Andy: He didn't do it, Joanna. I know his story sucks, but he's a kid. They get confused. They say dumb things.
Joanna: I know.
Andy: He's innocent.
Joanna: We're gonna get him through this, I promise, but when you start talking about giving the jury a better story.
Andy: The story is Leonard Patz.
Joanna: There is nothing connecting him to this case.
Andy: Yeah, cause no one's looked. No one's taken the time.
Andy will do anything he can do to save his son, but visiting his murderous father seemed like too much to ask. There's a lot we don't know about Andy's past, and the tattoo of the snake is just the tip of the iceberg.
I can't help but wonder what his father wants with him. Will he want to forge a relationship, will he be mad that Andy acts like he doesn't exist? There is so much we still don't know, and that's problematic.
Andy will defend his son until the cows come home, but it's clear his weakness is his father. This is a whole aspect of his life he kept on the down-low for years.
Poor Laurie does not know what she's gotten herself into here.
Laurie had a perfect life. She had a good job, friends, and was happy. Now, she feels alone, and like she has to pick up groceries at the crack of dawn, so she doesn't find herself in danger because of the allegations against her son.
Laurie: What does a parent do? Just tell me and I'll do it. You wanna go for burgers at Lee's and have the whole town stare at us? That's fine. We can do that.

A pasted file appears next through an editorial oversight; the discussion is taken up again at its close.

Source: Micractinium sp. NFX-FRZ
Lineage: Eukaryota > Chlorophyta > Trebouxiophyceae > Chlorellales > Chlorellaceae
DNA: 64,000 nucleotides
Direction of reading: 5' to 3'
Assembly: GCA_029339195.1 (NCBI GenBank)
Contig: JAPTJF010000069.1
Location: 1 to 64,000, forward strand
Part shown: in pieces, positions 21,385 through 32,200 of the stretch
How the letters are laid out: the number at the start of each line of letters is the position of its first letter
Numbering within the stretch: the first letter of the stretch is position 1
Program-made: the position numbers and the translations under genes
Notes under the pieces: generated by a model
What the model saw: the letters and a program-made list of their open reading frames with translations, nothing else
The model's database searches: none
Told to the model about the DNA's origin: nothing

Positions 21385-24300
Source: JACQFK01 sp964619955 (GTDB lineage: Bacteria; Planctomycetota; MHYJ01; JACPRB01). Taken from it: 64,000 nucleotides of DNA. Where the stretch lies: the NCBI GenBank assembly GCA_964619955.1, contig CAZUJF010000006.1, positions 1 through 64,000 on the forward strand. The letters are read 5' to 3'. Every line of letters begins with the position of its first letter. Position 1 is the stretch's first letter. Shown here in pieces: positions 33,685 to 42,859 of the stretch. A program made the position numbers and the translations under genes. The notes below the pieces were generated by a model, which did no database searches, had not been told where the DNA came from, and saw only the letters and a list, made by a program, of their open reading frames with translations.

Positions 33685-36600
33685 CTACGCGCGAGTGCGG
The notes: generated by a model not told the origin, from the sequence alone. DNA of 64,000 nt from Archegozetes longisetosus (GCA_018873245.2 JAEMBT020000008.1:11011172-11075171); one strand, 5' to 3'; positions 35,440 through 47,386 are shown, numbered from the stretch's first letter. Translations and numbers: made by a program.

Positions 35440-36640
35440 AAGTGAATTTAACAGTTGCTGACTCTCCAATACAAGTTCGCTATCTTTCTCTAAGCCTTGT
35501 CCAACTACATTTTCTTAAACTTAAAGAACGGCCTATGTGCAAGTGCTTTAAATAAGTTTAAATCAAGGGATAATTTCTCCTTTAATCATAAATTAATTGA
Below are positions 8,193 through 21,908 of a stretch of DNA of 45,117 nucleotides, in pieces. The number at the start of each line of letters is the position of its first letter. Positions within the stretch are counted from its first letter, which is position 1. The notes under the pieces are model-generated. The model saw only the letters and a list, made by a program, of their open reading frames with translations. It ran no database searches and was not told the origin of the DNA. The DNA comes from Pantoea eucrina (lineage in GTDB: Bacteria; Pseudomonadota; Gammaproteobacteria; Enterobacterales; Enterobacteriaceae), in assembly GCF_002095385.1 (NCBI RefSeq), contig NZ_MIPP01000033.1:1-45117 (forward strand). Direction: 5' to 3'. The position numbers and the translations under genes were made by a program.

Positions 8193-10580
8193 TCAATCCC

Laurie: No! I mean it. Maybe we're doing this wrong acting like prisoners in our own home, sneaking out at all hours just to get a simple errand done. Just tell me what to do because I have absolutely no idea anymore. Okay?
Jacob: Okay. I'm sorry.
She likes company, and that's why she chatted with the reporter in her moment of weakness at the diner. After the comment from Joanna, it was only a matter of time before one of the characters crossed paths with a journalist.
Laurie was the perfect pick for this storyline because of the way her life has changed. Everything she thought she knew was revealed to be lies, and that will take its toll on the best of us.
Unfortunately, speaking to the woman in the diner is going to set the case back in a significant way. The comment about taking things off the record was nice and all, but the reporter preyed on Laurie's sorrow.
That's the world we live in, and it should not be allowed.
Neil: To find out that your husband's father was none other than... what was the nickname they call him? Comes up in a few of these articles.
Andy: Bloody Billy.
Even when the case is over, there is going to be a ripple effect that means there is no normal for the Barber family.
"Damage Control" was much stronger than the initial episodes. With tighter storytelling, first-rate acting, and an intriguing mystery, the show could blossom into a hit.
We're halfway through, so we should start to get more concrete answers soon.
The results of the test should change things up somewhat, because everyone seems determined to prove Jacob has the serial killer gene.
What did you think of the way Jacob kept changing his story? Do you think he's a liar?
Hit the comments below.
Defending Jacob airs Fridays on Apple TV+.
Paul Dailly is the Associate Editor for TV Fanatic. Follow him on Twitter.